Foxconn factory protests threaten iPhone shipments

Foxconn’s flagship iPhone plant in China is set to see a further reduction in November shipments after the latest bout of worker unrest this week, a source with direct knowledge of the matter said on Friday, as thousands of employees quit.

The world’s largest Apple iPhone factory has been grappling with strict COVID-19 restrictions that have fueled discontent among workers and disrupted production ahead of Christmas and January’s Lunar New Year holiday, as many workers were either put into isolation or fled the plant.

Following Wednesday’s escalation that saw workers clash with security personnel, Foxconn could now see more than 30% of the site’s November production affected, up from an internal estimate of up to 30% when the labor issues erupted in late October, the source said.

The factory is the only one which makes premium iPhone models, including the iPhone 14 Pro, and the source said it is unlikely to resume full production by the end of this month.

People throw objects at security forces.
People throw objects at security forces.
via REUTERS

“The worker unrest at Foxconn’s plant in China could weigh on Apple’s November iPhone shipments,” Victoria Scholar, head of investment at Interactive Investor said, as concerns grow over Apple’s ability to deliver products for the busy holiday period.

Apple shares fell 2.2% in early Friday trading, while the benchmark Nasdaq index was steady.

“Apple is still viewed as one of the more resilient stocks in the tech sector… However, Apple continues to hold off from providing official guidance given the macroeconomic uncertainty,” Scholar added.

Best Buy said Tuesday it expected high-end iPhones to be in short supply at stores this holiday season. Analysts said iPhones at Apple stores in the United States during the Black Friday shopping season were also down from a year earlier, and it was taking longer to replenish stocks, Reuters reported this week.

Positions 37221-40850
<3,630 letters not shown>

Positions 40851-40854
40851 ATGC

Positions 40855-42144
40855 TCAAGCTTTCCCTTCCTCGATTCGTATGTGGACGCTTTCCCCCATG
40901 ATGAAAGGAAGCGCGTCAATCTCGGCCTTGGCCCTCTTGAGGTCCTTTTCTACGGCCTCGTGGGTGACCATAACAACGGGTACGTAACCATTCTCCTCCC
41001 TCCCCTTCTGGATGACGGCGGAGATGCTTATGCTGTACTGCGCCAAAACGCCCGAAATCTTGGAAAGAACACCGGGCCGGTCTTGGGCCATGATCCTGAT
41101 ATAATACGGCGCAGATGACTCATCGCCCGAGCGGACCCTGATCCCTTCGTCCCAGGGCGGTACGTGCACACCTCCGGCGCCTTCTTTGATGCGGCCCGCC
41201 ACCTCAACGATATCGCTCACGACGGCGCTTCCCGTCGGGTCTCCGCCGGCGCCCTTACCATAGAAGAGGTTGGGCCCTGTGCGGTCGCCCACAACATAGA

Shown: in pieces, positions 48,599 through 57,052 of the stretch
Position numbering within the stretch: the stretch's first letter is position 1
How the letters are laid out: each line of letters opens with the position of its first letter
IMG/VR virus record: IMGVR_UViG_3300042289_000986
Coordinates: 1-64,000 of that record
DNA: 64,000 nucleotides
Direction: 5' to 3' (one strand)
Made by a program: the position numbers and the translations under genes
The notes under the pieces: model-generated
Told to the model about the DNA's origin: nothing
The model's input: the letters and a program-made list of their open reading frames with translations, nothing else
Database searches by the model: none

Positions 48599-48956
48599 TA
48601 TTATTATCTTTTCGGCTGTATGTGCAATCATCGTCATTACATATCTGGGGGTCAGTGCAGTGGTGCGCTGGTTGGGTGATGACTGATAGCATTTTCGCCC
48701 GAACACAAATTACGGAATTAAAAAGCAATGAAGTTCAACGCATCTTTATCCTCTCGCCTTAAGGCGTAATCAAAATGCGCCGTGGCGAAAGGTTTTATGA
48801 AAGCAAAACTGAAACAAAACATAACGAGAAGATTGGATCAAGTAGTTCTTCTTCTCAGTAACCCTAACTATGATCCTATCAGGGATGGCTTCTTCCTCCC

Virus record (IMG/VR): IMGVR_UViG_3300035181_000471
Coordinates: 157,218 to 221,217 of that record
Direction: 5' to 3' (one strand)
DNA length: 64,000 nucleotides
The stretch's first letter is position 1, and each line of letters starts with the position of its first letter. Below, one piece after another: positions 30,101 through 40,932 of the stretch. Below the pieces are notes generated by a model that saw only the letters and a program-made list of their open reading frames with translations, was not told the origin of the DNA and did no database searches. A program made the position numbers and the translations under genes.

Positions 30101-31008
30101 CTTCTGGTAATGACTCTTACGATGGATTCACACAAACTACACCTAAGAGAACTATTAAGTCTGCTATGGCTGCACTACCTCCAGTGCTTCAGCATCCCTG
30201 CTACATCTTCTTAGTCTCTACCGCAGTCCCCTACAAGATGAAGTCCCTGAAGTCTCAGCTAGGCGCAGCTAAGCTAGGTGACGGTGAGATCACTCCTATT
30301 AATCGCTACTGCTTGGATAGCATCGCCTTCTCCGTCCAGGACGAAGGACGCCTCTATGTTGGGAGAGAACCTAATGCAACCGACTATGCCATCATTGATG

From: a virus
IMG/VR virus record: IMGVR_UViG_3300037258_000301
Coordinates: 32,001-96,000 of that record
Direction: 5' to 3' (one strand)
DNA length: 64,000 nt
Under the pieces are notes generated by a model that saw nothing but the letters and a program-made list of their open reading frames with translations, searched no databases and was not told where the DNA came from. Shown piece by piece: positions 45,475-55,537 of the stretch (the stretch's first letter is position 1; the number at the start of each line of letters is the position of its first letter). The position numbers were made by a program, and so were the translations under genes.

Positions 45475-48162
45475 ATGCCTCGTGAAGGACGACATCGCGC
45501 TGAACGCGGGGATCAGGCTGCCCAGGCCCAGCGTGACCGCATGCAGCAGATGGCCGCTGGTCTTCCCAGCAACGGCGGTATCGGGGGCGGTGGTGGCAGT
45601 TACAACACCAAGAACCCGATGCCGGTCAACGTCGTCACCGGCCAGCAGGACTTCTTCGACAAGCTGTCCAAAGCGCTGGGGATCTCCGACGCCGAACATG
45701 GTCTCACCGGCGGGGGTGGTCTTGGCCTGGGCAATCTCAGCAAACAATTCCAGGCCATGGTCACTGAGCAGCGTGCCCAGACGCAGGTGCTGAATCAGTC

Compensation

Some new recruits hired in recent weeks by Foxconn claimed they were misled over compensation benefits at the factory, and others complained about sharing dormitories with colleagues who had tested positive for COVID.

Foxconn on Thursday apologized for a pay-related “technical error” when hiring and later offered 10,000 yuan ($1,400) to protesting new recruits who agreed to resign and leave.

The source said more than 20,000 workers, mostly new hires not yet working on production lines, took the money and left. Videos posted on Chinese social media on Friday showed crowds and long lines of luggage-laden workers queuing for buses.

“It’s time to go home,” one person posted.

Foxconn, formally known as Hon Hai Precision Industry, declined to comment. Apple, which said on Thursday it had staff at the factory, did not respond to a request for comment on Friday.

The plant, before its troubles began, employed more than 200,000 staff. It has dormitories, restaurants, basketball courts and a football pitch across its sprawling roughly 1.4 million-square-meter (15 million-square-foot) facility.

Another Foxconn source familiar with the matter said some new hires had left the campus but did not elaborate on how many. This person said that because the people leaving had not yet been trained or begun to work, their departures would not cause further harm to current production.

“The incident has a big impact on our public image but little on our (current) capacity. Our current capacity is not affected,” the source said.

“There’s only so much corporate can do on pandemic prevention … It’s been a problem for a while. This is a problem faced by everyone,” the person said, pointing to other worker unrest triggered by rigid COVID restrictions, including upheaval at another Apple supplier, Quanta, in May.

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